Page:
Not since 1980 has Israel manufactured its own automobile, but lately there’s talk about making another try.
This time, however, the Israelis will not go it alone.
Qoros Auto, the joint venture of Israel Corporation and China’s Chery Automobile, may collaborate with India’s Tata Motors to put the new Qoros on the road, Globes reported on Monday.
At last week’s Geneva Motor Show, Tata Motors chairman Ratan Tata met with Israel Corp. executives at the Qoros pavilion where the Qoros 3 sedan was having its debut.
Reuters quoted Israel Corp. controlling shareholder Idan Ofer as saying, “Mr. Tata spent half an hour here yesterday. He was quite amazed. He loved the car.”
Tata is a major player in the auto field, owners of Jaguar and Land Rover, and rated as the world’s eighteenth-largest motor vehicle manufacturing company, fourth-largest truck manufacturer and second-largest bus manufacturer by volume.
Last November, Tata and Chery began construction of a joint factory in Changsha, not far from Qoros’s new plant. Vehicle industry sources believe that a Tata-Chery-Israel Corp. hook-up could target the European and Indian markets.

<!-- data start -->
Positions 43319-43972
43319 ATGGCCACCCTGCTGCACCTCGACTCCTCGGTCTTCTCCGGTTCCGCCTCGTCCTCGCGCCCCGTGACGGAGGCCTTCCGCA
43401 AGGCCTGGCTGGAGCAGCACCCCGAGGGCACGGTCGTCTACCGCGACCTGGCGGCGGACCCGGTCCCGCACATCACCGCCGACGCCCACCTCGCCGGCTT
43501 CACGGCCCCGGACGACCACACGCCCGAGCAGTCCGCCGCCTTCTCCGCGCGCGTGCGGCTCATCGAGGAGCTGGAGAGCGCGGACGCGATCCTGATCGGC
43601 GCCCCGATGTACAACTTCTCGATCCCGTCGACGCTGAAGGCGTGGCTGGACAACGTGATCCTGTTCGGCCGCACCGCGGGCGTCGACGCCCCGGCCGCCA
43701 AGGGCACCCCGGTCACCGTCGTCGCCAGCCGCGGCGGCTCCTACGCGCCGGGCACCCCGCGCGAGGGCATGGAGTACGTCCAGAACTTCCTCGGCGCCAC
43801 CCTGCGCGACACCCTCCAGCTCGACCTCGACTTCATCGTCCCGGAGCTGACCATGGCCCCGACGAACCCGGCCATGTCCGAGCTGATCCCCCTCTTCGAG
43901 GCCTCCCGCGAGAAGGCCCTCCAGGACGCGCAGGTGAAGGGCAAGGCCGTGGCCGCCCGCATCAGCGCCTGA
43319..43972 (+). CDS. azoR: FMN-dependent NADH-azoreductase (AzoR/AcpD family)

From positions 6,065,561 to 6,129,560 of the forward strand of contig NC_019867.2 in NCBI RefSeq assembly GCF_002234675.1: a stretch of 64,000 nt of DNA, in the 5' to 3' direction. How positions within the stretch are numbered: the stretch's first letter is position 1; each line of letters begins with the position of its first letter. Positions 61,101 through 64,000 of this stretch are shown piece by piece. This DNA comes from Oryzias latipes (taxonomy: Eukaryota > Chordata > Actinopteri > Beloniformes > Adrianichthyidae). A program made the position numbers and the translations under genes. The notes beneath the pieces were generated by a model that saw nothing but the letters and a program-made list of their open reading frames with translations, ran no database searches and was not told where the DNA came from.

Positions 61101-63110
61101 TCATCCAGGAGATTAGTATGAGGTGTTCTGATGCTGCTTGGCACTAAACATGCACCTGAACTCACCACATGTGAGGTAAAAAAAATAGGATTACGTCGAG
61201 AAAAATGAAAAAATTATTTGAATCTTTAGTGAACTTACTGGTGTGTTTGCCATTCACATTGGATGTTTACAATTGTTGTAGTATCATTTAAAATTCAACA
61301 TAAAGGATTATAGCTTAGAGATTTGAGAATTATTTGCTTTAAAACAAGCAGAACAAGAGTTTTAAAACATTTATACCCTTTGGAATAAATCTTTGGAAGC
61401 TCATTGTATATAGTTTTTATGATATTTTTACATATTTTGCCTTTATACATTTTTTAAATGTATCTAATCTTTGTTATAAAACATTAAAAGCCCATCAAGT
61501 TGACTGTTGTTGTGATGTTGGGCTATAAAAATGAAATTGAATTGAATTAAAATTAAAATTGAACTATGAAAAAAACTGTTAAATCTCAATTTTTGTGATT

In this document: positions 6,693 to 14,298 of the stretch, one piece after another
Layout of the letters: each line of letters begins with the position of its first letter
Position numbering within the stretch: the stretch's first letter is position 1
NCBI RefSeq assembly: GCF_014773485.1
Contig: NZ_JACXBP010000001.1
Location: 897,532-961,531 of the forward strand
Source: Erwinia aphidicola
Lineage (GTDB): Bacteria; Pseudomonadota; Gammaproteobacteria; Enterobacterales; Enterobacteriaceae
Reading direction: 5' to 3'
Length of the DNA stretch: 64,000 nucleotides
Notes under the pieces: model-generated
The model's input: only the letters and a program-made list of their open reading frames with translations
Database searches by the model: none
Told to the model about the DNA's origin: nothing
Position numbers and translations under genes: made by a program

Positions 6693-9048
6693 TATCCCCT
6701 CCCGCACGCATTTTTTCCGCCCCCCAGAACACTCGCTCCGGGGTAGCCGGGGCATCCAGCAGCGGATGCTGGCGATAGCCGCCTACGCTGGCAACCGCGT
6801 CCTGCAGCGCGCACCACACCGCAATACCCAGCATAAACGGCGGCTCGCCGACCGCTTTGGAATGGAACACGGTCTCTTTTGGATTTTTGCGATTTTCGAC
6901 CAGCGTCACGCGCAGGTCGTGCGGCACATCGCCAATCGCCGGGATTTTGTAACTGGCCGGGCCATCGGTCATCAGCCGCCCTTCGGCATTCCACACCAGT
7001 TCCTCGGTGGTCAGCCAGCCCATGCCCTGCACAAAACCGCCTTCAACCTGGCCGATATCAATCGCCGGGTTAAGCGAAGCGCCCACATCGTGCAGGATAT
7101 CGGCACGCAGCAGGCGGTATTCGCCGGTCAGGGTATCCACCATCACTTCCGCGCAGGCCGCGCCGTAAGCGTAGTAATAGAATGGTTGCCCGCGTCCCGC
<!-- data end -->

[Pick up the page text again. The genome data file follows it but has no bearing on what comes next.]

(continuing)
Tata Motors has long sought to enter the European market with inexpensive cars that comply with European environmental and safety standards, but without much success as yet. Access to Qoros’s modular sedan chassis could give Tata what it needs for the European market as well as offering European-standard cars for the Indian market, where Tata currently only has old models.
India’s burgeoning car market has been growing rapidly in recently years, but consists mostly of cheap and polluting models. The Indian government is trying to upgrade the product, and industry sources think an Israeli-Chinese-Indian venture could be realized at the desired technical and capital levels.
Israel Corp. declined to comment on the report.
At the Geneva Motor Show, Ofer told Reuters, “I don’t think you have to be a rocket scientist to see that the Chinese car market is definitely going to grow. Europe for the Chinese validates the car. It gives them confidence.”
Ofer added that Qoros and Israel Corp.’s electric car venture Better Place could help each other. “China will eventually go electric,” he said. “There’s definitely synergy … We need to establish Qoros as a company. We cannot go pure electric from day one but once we are on safe ground, we can start combining forces.”
Beginning in the 1950s, Israel ventured into the auto market, but with little success.
The Sussita was the best-selling model, followed by the Carmel, the Gilboa and the Rom 1301, until the industry finally ran out of gas in 1980.
In the early 1960s, the Sussita was sold in the U.S. and Canada as the Sabra.